In the exemplary embodiment of the invention, the digital display may comprise eight seven segment light emitting diodes (LED's), aligned in a horizontal grouping. The display is operated in a strobed (multiplex) mode of operation using a portion of RAM as a refresh buffer.
Data entered from the numeric keyboard is entered in the digital display buffer in the same sequence as the keyboard buffer. The display logic inserts the first character received from the keyboard in the rightmost position of the display. As each subsequent key is depressed, the previous character or characters in the display are stepped one position to the left. After the display is full, herein 8 characters, subsequent characters entered from the keyboard continue to enter the right hand position of the display, causing the leftmost character to roll off the display. This rolling off need have no effect on the character being stored in the keyboard buffer.
Data will remain in the display until either cleared by depression of one of the function keys or until reset by a command from the host.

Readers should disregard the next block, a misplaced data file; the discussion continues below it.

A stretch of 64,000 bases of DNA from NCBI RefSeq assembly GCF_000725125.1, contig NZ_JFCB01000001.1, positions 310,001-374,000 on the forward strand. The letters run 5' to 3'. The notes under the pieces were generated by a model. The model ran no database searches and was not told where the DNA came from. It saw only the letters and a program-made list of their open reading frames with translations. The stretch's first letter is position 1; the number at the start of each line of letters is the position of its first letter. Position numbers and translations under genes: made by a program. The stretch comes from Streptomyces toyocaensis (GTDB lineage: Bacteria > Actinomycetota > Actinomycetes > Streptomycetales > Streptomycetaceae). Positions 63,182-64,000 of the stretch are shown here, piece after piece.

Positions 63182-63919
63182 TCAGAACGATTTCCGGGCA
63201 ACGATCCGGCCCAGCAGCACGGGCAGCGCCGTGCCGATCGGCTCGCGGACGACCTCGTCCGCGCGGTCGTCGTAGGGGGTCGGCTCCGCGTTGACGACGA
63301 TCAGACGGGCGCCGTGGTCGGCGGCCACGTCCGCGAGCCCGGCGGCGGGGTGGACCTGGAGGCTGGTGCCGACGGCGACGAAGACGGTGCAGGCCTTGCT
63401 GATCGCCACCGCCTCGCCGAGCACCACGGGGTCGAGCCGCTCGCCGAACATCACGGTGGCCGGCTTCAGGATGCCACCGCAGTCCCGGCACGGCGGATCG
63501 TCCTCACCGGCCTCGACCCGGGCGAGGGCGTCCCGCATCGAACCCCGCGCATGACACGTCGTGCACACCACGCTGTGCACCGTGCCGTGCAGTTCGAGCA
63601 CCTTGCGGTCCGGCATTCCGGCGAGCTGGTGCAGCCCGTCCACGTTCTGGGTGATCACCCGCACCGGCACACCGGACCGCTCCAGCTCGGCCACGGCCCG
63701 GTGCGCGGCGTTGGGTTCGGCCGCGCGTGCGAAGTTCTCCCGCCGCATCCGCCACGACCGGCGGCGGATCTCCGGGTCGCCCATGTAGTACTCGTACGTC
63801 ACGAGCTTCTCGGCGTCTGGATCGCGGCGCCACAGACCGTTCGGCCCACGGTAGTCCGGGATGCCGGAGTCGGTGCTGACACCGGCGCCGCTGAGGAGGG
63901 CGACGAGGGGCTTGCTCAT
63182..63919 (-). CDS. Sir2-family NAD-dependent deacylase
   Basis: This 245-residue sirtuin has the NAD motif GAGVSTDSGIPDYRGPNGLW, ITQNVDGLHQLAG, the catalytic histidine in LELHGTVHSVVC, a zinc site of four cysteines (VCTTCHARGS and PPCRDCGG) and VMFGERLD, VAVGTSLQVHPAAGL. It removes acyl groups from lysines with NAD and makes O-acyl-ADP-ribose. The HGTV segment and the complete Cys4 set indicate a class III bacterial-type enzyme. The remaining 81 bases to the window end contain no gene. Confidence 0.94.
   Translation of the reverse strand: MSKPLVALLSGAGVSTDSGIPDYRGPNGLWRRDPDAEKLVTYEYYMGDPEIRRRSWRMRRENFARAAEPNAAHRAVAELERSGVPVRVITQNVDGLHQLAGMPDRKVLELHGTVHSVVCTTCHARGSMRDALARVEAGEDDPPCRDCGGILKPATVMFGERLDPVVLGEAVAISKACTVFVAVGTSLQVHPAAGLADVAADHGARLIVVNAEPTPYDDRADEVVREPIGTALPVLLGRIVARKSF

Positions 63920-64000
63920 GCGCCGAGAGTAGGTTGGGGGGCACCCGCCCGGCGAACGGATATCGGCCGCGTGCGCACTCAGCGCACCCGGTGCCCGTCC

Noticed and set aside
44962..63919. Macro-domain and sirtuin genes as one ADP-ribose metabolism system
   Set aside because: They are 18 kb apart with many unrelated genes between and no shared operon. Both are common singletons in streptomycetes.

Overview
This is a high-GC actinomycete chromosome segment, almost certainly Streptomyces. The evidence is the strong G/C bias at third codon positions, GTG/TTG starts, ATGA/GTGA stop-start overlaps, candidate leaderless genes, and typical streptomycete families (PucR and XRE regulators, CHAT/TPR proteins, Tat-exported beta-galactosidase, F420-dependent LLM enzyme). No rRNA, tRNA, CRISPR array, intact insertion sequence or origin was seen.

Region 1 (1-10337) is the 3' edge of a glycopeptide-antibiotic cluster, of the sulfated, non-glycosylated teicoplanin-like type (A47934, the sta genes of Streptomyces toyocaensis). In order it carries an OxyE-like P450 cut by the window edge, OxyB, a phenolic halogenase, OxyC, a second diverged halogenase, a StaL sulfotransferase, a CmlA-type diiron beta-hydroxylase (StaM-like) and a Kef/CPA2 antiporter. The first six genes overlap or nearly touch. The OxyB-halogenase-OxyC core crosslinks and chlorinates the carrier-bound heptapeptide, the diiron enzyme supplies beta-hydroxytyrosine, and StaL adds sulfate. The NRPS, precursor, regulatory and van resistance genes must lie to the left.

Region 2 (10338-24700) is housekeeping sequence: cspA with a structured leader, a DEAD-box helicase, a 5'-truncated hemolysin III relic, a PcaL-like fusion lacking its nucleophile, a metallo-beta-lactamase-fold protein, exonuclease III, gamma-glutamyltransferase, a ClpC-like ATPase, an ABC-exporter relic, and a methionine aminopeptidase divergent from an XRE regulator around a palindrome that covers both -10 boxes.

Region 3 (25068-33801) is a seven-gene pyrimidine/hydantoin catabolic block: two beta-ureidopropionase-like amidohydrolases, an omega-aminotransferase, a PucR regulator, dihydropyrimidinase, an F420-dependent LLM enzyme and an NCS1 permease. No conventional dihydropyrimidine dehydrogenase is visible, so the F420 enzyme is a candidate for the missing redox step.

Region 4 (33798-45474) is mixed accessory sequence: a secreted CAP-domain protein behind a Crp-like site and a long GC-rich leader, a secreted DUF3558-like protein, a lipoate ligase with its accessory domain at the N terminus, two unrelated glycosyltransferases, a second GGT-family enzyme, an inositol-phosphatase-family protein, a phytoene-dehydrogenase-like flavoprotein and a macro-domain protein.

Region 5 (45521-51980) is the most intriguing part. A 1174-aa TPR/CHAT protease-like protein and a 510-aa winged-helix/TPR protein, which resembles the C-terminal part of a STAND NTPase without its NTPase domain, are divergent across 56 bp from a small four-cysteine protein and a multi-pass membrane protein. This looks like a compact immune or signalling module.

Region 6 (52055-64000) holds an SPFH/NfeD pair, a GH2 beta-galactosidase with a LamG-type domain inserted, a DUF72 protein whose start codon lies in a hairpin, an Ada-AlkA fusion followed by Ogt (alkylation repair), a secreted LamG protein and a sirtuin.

Data from the host to be displayed is handled in the same way as keyboard data. An appropriate command from the host causes the display to be cleared, and conditions it to receive up to eight characters -- which are loaded in the proper sequence under control of the host into the display buffer portion of RAM.
Referring now to FIG. 1, a description will be given of a preferred embodiment of the invention. In the course of this description, it will become apparent how data entered at keyboard 10 or communicated from host 50 is loaded into RAM storage 80 for subsequent display at display 82.
Control counter 16 is driven by clock 40 (See FIG. 3) and its output decoded to a plurality of sequential timing stress. These states will be more fully described in connection with FIG. 5. The timing states developed by counter 16 are fed along lines 89 to display 82, lines 90 to keyboard 10, lines 91 to valid key detector 15, lines 92 to comparator 34, lines 93 to display address counter 70, and lines 102 to keyboard decode store 14. The manner in which these timing states control the various circuits which they feed will be described in greater detail hereinafter.